Image of a Red Curlew bird from a vintage bookThe bird image (which was taken directly from the book in this case) layer above is of a Red Curlew bird (once again not sure what type of bird it is now called) and was actually taken into Topaz Impression and the Cartoon Your Critter preset was applied. A few different textures were used for the background and a box was used to add in the text about the bird in French from the book. What an interesting looking bird!

Capturing Image

I cannot leave you hanging – the best way to copy the image from a PDF document is as follows.

  1. With page open to image to copy out of the PDF in Acrobat Reader, select the icon next to the View Size field so book is viewed in single-mode view.
  2. Go to Edit -> Copy File to Clipboard (do not use Snapshot or CTRL+C). A slider showing Copying to Clipboard will appear at bottom of page when it is processing this info.
  3. Open Photoshop and go to File -> New Document -> Clipboard and Create, or if a file is already open go to Edit -> Paste Special -> Paste in Place. If placing in a document, the image may need to adjusted to fit using the Free Transform command (CTRL+T). See below for more on this.

Check the size and resolution of the bird image if brought in on the clipboard – there can be a lot of pixelation on the image if changed to 300 ppi. For example, the parrot image was set to 150 ppi, which is the lowest amount to use on a for a 8 1/2 by 11 inch image to be printed. (First go the Image -> Image Size and uncheck Resample; set resolution to 150 in this case or 300 if you can; check Resample box; change the height and width to size needed; and when upsizing as in this case, adjust the Noise slider if needed. If just using the image on the Internet or computer, just leave the resolution at 72 ppi – no problems. For images placed in PS, there will probably be some pixelation which is what happened with the Red Curlew bird – that is one reason why Topaz Impression was used on the layer. The pixelation also gave an interesting ink look so it is not always a bad thing. Now the layer can be altered however you want. The bird images for this volume actually has a link to just the pictures that can be downloaded as a JPG directly to your hard drive – still not a very large image. The Parrot image was copied this way, but the Red Curlew was taken from my downloaded copy of the PDF file. This time the French text from the book was selected for the bird text. The text is not affect as much as the images where pixelation is concerned. Text layers are actually vector layers so they upsize very nicely. May need to watch once the layer is rasterized and no longer editable since that converts the layer into pixels.

Well I hope you will have some fun taking the Old English and French text and using it in all kinds of images. It is a lot of fun to use text that is directly related to the image being used, even if you cannot read the actual language. I have a couple more nice book references that I will link either in this blog or my Tidbits blog, so stay tuned. This vintage effect is very popular right now. Have a great weekend and 4th of July here in the US!…..Digital Lady Syd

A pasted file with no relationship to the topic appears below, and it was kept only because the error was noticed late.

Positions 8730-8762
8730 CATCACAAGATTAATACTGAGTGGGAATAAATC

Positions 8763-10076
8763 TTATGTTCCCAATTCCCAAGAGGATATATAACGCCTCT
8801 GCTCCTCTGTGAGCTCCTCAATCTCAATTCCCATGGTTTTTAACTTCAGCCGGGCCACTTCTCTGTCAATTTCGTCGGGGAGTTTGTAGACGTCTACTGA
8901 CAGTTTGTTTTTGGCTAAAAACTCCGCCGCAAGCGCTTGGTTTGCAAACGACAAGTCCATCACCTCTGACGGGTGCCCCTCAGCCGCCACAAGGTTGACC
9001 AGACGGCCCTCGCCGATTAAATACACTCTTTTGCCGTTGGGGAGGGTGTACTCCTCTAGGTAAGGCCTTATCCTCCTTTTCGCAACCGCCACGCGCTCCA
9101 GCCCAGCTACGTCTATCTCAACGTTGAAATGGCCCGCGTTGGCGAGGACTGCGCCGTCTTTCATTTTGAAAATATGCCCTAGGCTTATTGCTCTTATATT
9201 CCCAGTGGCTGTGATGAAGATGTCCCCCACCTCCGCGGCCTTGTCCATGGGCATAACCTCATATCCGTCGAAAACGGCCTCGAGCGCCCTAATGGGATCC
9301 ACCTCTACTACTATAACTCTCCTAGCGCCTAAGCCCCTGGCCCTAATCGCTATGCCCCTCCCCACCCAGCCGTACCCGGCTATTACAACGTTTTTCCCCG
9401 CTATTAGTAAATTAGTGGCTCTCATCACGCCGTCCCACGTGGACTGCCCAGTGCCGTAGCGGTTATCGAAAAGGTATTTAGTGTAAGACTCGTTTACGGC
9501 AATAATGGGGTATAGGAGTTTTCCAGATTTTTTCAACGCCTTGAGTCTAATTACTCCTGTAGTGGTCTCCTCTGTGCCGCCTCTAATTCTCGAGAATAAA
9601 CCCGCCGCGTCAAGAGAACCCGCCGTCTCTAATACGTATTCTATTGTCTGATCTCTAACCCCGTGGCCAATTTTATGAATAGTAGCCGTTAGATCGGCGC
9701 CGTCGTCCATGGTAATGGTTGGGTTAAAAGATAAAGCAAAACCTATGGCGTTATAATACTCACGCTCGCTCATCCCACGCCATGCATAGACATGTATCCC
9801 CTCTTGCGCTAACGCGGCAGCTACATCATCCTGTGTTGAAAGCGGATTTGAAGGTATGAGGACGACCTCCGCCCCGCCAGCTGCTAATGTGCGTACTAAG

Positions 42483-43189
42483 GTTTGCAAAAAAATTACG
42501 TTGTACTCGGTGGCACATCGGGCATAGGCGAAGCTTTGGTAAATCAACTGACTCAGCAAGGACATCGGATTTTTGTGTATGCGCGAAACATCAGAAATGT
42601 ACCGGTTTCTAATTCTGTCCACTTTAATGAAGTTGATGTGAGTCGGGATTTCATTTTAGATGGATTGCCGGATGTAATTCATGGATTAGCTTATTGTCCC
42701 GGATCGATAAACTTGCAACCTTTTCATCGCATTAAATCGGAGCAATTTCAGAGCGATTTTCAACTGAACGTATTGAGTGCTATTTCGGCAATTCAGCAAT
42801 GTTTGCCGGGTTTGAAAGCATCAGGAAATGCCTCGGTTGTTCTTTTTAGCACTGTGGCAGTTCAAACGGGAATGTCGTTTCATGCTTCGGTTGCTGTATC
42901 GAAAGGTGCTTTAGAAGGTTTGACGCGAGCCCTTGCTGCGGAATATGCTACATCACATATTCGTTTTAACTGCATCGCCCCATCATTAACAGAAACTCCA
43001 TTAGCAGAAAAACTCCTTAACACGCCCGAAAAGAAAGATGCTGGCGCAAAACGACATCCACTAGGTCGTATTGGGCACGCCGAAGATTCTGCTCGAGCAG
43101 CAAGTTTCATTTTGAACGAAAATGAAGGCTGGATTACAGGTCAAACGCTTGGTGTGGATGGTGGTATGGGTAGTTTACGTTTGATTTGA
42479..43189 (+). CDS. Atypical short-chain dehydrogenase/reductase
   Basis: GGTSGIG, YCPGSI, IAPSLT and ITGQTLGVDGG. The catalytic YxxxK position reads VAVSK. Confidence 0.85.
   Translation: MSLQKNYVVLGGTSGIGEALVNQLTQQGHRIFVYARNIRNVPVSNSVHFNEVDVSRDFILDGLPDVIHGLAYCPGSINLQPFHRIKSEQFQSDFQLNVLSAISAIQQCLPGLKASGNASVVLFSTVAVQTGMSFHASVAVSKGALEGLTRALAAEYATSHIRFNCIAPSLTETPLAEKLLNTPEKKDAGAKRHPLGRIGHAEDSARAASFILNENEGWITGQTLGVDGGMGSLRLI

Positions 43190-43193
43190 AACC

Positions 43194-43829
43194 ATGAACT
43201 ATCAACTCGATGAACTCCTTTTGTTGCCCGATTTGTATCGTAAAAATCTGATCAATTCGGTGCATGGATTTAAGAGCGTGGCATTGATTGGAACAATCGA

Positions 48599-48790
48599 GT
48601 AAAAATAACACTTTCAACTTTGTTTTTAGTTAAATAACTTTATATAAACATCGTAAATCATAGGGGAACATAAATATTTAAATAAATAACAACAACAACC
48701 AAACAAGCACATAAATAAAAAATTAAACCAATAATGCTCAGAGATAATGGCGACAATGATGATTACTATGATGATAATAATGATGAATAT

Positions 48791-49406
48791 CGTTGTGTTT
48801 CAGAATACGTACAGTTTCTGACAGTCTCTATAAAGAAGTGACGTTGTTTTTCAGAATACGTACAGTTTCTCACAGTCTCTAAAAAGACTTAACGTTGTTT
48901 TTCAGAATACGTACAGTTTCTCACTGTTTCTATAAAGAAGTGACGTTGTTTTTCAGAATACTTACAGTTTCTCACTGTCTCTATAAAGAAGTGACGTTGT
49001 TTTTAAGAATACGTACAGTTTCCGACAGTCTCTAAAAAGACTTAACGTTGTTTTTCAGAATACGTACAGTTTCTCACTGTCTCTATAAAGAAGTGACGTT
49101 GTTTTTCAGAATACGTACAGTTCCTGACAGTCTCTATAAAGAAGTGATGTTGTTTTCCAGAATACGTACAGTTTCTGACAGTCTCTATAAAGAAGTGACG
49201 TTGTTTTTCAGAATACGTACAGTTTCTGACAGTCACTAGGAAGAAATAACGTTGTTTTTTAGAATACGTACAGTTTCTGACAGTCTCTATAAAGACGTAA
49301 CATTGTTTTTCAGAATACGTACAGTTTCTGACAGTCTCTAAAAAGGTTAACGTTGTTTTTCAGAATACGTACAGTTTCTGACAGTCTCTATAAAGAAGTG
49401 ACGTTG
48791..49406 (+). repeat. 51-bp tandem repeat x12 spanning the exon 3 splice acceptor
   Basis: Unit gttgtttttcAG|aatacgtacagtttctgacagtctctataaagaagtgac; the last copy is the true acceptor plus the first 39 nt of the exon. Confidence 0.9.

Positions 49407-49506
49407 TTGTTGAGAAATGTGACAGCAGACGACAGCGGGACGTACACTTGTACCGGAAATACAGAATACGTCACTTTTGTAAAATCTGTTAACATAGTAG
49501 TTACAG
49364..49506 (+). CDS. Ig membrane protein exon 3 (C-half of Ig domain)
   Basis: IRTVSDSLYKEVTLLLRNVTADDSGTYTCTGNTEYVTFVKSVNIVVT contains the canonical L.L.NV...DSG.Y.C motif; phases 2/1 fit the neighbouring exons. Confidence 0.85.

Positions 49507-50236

How to Add Images to Text

Since my computer is at the shop this week, I have had to go with something a little simpler on my laptop.  I found a really interesting tutorial which is a short, easy, non-talking video.  It is called “Placing Images in Text” as posted on 1/12/11 at Picturesocial.com. I will list the simple instructions as follows:

1. Open image to use in text layer.
2. Unlock the Background layer. (Drag lock to trash can.)
3. Create a New Layer underneath Background Layer by ALT clicking the New Layer icon and fill with whatever color you would like to use.
4. Highlight top layer and select Text Tool.
5. Click on image and enter text with the font you want to use – can adjust size of text later. Click Check to finalize text.
6. Select the Move Tool and move the text where you would like it.
7. Can CTRL+T to adjust the text size. Click check to finalize text again.
8. Drag Background layer above Text layer.
9. Go to Layer – Create Clipping Mask or ALT+click between the two layers.
10. On Text layer, create Layer Style – double click on layer to open. Select Drop Shadow and set to 100% Opacity. Play around with the other sliders and contours until you like what you see. I also added a stroke to my images here.
These are the basic steps.

For the above, I used the original image converted to a Smart Object as the background.  I used the Topaz Simplify plug-in set to Sketch Hardpencil.  I created a new preset to the plug-in to get the look I wanted by adding Contrast, Details Strength, Details Boost, Details Feature Boost, and making the Edge Type Mono Line.  I reduced the opacity of the layer to 49%.   I used a free font called Freshman from dafont.  I also used Textures by Ash No. 26 (these textures are no longer available but see my more recent blog “Adding a Texture for Flair!” for other texture sites) just above the Background layer at 65% opacity to add warmth to the image.

I tried to create something a little different with the image above.  In this case I started with a Nebulae Grunge Texture – Nebulae 1.  There are some really pretty textures here and they are all free to download.   Thank you Caleb.  Used a Selective Color Adjustment Layer to get correct color.  I also added another texture called CG Splatter Homogenous 3 to add a little red color to the image and set layer to Soft Light Blend Mode.  I used the basic Myriad Pro for my font.  The layer I clipped to the text is from CoffeeShop Valentine textures.  Another wonderful site!  Did a Vibrance Adjustment Layer to adjust the color for this texture.  Then added a white Stroke to lettering and a Drop Shadow in the Text Layer Style.  I did a composite layer (CTRL+ALT+SHIFT+E) on top to do final framing with a basic layer style – set vignetting to pink and a gray stroke around the image.

These were totally fun to create and very easy.  There is a lot of room to experiment.  If you have a chance, try it!…..Digital Lady Syd